Roofers say proposed LEED credit poses major hardship
A proposed LEED 2012 credit has the roofing industry worried about being able to fulfill sustainability goals on commercial projects. The “Avoidance of Chemicals of Concern” credit would effectively de-select over 90% of the most common roofing membranes and nearly 90% of the most common roof insulations currently used in nonresidential construction in North America, according to the National Roofing Contractors Association.
The roofing industry is deeply concerned about its ability to deliver suitable materials for LEED projects under the proposed LEED changes. In fact, the industry says the new credit could undermine sustainability goals. One negative outcome is that alternate roofing materials may not provide equivalent service life, thereby increasing overall environmental impact by accelerating roof replacement cycles.
Other areas of concern include:
· Substitution of materials may not provide equivalent protection from water intrusion, thereby increasing the potential for toxic mold growth in buildings.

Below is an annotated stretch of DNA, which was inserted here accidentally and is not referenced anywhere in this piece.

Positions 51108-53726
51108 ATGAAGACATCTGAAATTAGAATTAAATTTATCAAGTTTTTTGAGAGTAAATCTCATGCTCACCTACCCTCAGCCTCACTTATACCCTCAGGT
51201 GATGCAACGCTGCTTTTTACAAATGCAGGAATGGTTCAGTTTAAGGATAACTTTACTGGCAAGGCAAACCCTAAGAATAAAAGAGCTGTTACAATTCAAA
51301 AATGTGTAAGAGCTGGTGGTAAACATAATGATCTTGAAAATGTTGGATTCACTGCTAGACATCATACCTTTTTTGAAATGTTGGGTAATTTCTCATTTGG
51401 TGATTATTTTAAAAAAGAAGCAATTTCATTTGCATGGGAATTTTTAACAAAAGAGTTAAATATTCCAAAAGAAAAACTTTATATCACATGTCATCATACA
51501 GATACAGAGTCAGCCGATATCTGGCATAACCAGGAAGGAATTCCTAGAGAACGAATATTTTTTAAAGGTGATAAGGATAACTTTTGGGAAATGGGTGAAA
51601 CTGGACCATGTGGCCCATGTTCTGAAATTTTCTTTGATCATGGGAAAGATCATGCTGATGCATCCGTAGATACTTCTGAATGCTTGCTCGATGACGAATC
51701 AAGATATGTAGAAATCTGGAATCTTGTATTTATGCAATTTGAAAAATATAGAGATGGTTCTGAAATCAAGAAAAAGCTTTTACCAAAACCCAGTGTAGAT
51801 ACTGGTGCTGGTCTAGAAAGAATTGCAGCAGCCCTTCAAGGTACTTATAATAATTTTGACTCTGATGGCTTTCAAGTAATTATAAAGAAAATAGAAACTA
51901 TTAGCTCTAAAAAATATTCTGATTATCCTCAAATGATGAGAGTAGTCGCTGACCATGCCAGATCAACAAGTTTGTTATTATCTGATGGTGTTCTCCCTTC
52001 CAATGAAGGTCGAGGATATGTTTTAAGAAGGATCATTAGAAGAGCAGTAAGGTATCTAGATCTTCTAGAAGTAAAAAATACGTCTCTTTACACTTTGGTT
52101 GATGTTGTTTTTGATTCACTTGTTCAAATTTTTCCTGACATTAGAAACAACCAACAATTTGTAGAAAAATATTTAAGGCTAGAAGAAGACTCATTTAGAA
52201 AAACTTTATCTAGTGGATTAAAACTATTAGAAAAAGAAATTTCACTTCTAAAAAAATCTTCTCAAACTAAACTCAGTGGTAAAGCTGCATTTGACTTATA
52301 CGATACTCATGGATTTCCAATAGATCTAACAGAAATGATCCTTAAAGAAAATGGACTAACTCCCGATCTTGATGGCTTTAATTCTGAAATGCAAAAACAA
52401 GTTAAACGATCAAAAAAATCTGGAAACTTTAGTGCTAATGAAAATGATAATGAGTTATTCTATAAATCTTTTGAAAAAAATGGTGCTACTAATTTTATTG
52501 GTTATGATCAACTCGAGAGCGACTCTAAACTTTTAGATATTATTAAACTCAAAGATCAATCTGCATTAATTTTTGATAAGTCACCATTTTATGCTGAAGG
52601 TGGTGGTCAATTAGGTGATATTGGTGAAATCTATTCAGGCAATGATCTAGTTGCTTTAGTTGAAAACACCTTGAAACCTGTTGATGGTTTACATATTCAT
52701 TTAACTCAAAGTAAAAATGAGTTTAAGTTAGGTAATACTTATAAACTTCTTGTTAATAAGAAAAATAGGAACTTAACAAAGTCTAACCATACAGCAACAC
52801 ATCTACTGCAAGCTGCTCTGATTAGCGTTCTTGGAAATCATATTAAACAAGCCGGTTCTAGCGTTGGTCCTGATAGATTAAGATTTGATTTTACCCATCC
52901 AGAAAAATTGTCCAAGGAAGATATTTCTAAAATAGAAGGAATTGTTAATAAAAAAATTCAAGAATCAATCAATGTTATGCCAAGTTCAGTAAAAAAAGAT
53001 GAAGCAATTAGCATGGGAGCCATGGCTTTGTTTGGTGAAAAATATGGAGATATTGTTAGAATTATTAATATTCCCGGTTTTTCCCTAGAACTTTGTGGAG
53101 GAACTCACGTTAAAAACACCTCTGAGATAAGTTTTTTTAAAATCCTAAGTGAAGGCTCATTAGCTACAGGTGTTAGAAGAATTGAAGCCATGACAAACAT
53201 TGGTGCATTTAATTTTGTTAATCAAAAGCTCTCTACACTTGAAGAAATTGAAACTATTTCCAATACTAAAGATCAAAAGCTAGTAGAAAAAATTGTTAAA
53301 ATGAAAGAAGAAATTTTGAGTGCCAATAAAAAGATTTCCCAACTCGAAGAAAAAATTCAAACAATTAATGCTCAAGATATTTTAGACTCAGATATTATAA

· Elimination of the most thermally efficient roof insulations available today could lead to a potential reduction in building energy efficiency.
· Elimination of the most effective reflective roofing membranes that rely on Titanium Dioxide to reflect sunlight could lead to a decrease in the use of “cool” roofing systems.
The industry strongly recommends that the credit be omitted from the final version of LEED 2012 and continued as a Pilot Credit. It would also like to see the formation of a larger and broadly-based consensus group to develop a step-by-step approach to addressing chemicals of concern in roofing materials.